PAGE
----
Immigration’s Communications Conundrum

Penny for your thoughts.

Photographer: Alex Wong/Getty Images

What's going to happen in the Senate on immigration? As per his promise in January, Majority Leader Mitch McConnell is bringing the issue to the Senate floor this week. The plan is to let every plan come to the floor, and whatever can get 60 votes will become the Senate bill. 

Al Hunt on Immigration, Paul Ryan and Mitch McConnell

Veteran Democratic Hill staffer Adam Jentleson speculates that McConnell's play is to work hard to keep Republicans from supporting any bill that has a chance at bipartisan support, then blame Democrats for sinking the bill when they vote against President Donald Trump's proposal, which would severely diminish legal immigration. If so, Republicans will get a harvest of votes to hold against vulnerable Democratic senators in November; Republicans can, I suppose, continue their far-fetched claim that it was the Democrats who betrayed the Dreamers; and McConnell can claim to have fulfilled his promise. Democrats would still have the option of filibustering against the full-year appropriations bill when the current temporary measure expires in March, but given that they would have demonstrated they don't have the votes to pass anything, Democrats would find it extremely difficult to sustain a filibuster to close the government.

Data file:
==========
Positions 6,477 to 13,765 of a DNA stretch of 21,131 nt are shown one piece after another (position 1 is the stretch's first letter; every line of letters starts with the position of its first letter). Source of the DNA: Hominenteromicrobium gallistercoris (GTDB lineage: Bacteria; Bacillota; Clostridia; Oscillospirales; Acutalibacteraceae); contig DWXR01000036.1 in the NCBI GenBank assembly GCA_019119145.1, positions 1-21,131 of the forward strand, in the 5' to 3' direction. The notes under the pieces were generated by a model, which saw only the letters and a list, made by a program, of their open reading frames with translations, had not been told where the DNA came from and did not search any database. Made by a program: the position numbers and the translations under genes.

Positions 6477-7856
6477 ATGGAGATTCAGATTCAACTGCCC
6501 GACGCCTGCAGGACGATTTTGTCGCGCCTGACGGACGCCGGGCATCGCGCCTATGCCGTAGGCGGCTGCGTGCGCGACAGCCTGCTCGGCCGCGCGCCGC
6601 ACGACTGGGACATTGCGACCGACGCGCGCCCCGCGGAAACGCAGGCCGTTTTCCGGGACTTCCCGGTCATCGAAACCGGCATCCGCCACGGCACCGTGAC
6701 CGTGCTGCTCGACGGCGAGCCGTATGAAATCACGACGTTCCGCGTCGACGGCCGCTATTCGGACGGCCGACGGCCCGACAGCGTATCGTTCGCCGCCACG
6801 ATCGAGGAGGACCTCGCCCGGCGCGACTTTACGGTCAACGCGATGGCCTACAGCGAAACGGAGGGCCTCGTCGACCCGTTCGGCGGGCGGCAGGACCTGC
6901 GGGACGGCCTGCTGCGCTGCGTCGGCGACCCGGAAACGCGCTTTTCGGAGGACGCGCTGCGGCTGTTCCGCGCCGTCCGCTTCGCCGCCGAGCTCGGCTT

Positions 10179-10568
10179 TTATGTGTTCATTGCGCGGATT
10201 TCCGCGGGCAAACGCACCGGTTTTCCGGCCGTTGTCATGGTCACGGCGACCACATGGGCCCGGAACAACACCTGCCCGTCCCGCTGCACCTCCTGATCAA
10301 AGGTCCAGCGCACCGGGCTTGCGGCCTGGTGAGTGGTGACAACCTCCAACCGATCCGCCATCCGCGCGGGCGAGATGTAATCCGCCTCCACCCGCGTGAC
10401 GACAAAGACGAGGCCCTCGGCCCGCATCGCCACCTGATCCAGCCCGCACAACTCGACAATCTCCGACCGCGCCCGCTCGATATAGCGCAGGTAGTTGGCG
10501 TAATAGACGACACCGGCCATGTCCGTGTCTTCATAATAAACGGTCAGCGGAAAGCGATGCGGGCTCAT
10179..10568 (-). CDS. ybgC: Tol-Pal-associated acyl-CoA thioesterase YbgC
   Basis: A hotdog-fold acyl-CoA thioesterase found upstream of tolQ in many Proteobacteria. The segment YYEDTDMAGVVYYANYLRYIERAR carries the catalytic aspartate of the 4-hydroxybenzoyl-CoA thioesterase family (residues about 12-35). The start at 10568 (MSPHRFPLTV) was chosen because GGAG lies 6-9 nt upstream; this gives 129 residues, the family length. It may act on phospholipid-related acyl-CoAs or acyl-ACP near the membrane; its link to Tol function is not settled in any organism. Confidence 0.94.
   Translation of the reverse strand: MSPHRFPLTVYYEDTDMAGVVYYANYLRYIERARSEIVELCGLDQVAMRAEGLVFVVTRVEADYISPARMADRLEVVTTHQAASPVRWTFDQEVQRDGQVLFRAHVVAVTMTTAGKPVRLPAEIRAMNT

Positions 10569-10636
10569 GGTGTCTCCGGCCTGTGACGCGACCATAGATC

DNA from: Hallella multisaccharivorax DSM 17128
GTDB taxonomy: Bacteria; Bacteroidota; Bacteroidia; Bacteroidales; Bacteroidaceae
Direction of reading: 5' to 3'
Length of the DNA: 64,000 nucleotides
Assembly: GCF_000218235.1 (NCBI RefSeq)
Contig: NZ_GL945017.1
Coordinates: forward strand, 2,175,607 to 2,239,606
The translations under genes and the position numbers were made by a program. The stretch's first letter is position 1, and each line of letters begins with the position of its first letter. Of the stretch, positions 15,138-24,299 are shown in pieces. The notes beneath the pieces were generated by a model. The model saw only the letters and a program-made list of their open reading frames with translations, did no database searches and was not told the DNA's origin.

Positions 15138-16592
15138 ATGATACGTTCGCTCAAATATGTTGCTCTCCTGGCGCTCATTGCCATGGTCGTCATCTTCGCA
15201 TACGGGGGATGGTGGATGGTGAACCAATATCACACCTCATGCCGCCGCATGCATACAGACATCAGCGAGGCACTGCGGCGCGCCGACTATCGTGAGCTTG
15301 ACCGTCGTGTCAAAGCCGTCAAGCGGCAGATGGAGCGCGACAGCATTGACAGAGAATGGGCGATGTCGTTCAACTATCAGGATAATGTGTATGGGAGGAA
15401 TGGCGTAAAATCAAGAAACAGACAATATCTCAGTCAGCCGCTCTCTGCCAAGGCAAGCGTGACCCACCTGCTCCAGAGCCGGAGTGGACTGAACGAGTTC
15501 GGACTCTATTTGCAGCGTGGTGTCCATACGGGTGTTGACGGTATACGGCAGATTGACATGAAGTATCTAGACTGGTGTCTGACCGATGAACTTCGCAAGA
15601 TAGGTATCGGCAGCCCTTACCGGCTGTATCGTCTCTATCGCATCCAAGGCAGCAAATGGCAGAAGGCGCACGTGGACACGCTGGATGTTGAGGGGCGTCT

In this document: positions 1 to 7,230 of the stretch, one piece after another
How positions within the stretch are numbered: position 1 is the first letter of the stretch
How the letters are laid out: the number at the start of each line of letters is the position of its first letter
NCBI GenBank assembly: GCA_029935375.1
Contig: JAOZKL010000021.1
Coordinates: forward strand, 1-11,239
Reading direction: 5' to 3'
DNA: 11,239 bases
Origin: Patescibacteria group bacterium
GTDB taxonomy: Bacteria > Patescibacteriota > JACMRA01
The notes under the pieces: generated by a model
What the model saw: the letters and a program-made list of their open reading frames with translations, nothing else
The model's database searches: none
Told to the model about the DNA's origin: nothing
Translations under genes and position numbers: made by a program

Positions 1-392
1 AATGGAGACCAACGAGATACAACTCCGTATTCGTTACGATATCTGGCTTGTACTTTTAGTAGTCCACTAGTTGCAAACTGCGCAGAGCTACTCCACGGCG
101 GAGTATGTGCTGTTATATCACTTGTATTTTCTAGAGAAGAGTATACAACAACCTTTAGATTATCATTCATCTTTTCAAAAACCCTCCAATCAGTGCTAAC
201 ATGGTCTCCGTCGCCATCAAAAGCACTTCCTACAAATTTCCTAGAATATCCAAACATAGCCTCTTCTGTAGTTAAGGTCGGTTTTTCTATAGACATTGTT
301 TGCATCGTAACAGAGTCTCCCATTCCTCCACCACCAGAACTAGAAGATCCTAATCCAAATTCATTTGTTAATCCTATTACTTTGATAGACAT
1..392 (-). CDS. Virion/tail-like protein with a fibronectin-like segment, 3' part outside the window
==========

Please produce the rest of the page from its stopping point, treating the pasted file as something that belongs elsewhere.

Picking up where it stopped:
That's a plausible strategy.


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